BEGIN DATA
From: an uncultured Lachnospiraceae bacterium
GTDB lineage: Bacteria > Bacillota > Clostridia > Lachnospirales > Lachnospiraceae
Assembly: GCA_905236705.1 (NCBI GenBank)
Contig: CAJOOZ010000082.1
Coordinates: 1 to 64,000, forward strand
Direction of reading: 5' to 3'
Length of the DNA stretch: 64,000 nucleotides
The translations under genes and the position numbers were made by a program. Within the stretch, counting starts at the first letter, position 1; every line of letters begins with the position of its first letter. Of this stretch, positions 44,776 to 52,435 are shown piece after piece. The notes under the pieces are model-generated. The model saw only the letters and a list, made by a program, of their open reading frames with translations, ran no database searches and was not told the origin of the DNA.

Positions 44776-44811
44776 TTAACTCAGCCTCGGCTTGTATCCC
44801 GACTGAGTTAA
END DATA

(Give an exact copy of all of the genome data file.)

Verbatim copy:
From: an uncultured Lachnospiraceae bacterium
GTDB lineage: Bacteria > Bacillota > Clostridia > Lachnospirales > Lachnospiraceae
Assembly: GCA_905236705.1 (NCBI GenBank)
Contig: CAJOOZ010000082.1
Coordinates: 1 to 64,000, forward strand
Direction of reading: 5' to 3'
Length of the DNA stretch: 64,000 nucleotides
The translations under genes and the position numbers were made by a program. Within the stretch, counting starts at the first letter, position 1; every line of letters begins with the position of its first letter. Of this stretch, positions 44,776 to 52,435 are shown piece after piece. The notes under the pieces are model-generated. The model saw only the letters and a list, made by a program, of their open reading frames with translations, ran no database searches and was not told the origin of the DNA.

Positions 44776-44811
44776 TTAACTCAGCCTCGGCTTGTATCCC
44801 GACTGAGTTAA